The Beautiful Game

I often wondered to what they referred when they spoke about the beautiful game but I was always fascinated by that title, in fact, I still am, still think it would make a great novel, though probably not by me.

But it’s only in the last few years that I’ve figured out what the beautiful game really is. And I, like billions (and I’m not kidding) of people around the world, am addicted.

It’s probably the only sport that’s played right around the world, that’s played in rich countries and poor countries, that’s played on city streets and desert sands. It’s played for money and it’s played for the pure joy of it. It’s played – now more than ever – by woman as well as by men. It’s played by children as young as two or three and by men as old as eighty or more.

It’s known as football in England, as futbal or futbol in other European countries – but I call it soccer.

What do I love about it? I could go on and on and on about it – but I won’t. What I will say is for me it’s mostly about the pure athleticism of it. These athletes aren’t like football players or basketball players or hockey players who play for short periods of time – they’re on that pitch for 90 minutes. And they just don’t stop. Often in games, they measure how far a player has run at full speed in those 90 minutes – and it’s somewhere around 10 kilometers. And they’re not jogging, they’re sprinting.

Sunday afternoon I was at the final of the CONCACAF women’s Olympic qualifying tournament – though both teams were already heading to the Olympics. The game was between the USA and Canada and as it was held in Vancouver, the Canadian team was the favorite – and when I say favorite, I mean big-time, top of the line, we love you to death kind of favorite.

In the end, it doesn’t matter who wins the game (please don’t tell that to any of the millions of rabid fans of the beautiful game), it’s all about the beauty of it. The crispness of the passes, the bodies racing across the brilliant green pitch. That great shot arising from a perfect run down the field. The way a midfielder and a striker just know where the ball should be and where it’s going to be. The way a goalkeeper leaps right across the goal and gets just their fingertips on the ball. The way they play in the rain or the snow, the way the fans sing throughout the game, the way it’s impossible not to get caught up in it.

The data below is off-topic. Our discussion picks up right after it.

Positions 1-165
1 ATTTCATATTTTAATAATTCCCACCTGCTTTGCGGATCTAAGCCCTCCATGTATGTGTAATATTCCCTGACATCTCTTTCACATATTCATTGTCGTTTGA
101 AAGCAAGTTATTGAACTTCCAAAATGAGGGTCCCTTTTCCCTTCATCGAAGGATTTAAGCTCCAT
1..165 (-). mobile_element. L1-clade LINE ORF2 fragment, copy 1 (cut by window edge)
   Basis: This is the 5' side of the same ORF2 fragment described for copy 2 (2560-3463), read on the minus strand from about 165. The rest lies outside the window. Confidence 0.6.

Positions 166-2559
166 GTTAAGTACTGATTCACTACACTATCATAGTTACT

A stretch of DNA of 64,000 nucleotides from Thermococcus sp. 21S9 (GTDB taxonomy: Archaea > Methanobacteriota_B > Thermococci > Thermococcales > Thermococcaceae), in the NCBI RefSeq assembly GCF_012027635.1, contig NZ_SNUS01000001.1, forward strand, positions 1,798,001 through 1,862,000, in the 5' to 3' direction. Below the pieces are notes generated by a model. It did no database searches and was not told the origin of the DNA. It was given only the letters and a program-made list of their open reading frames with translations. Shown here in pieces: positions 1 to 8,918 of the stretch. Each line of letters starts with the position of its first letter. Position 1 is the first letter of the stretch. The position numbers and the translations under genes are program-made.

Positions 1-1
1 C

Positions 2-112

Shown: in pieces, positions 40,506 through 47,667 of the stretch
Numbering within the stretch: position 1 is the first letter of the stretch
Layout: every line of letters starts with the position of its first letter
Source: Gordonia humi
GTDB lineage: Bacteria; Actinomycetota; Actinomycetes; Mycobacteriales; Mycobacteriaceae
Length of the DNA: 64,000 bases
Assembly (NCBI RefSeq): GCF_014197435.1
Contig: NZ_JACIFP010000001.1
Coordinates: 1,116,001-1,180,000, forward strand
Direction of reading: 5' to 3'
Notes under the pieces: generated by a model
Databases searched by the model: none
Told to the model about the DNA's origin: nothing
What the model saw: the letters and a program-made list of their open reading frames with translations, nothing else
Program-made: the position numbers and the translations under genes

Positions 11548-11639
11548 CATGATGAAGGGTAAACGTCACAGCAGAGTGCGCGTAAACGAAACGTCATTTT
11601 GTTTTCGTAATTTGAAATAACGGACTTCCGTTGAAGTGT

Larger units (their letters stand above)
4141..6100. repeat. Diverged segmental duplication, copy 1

Today, the USA beat Canada 4-0. They deserved to win. Yes, we were all more than a little disappointed, but we’re consoling ourselves with the fact that we’ll get to try it again in London this summer. And maybe, just maybe, we’ll win the beautiful game.

Kate

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5 responses to “The Beautiful Game

  1. Wonderful post. Glorious game. And I’m afraid I don’t know as much about it as I should.

    • Raymond, it’s taken me a while to figure it out – but now, as I said, I’m addicted. It’s so simple and it’s so great that barefoot kids in Africa can – and do – play the game and turn out to be superstars.

      Kate

  2. Admit they are fit athletes, and it’s a great game for many reasons, but I’m not a fan. I only watch some of the finales in The World Cup matches. I find the drama some players display when they are hit more than I can stomach. I know it’s me, but I don’t like whiny athletes.

    eden

    • eden, I’m totally with you about whiny athletes (don’t get me started on hockey!) – but it tends to be certain teams, those extravagant latin types, and I don’t watch them, either.

      Kate

  3. I was first introduced to soccer in college inter-murals. I was the goalie on our team, even though I’m probably a foot to short. We did well, not because of me, my team had four players from Europe, South America and Iran who knew way more about the game than the coaches. The main thing is we had fun. Later I spent time in South America, where soccer shoes are the most prize possession, that hang around the necks of barefoot kids–never worn except at game time. Yes it is a beautiful game, a game for the masses. All you need is a space–street, field, park or town square–a group of boys and girls, and a ball, not necessarily a soccer ball–I’ve watched games played with a ball made of rags. A beautiful game that brings pleasure to so many, rich and poor, young and old, boys and girls.

    Great post

    Wally

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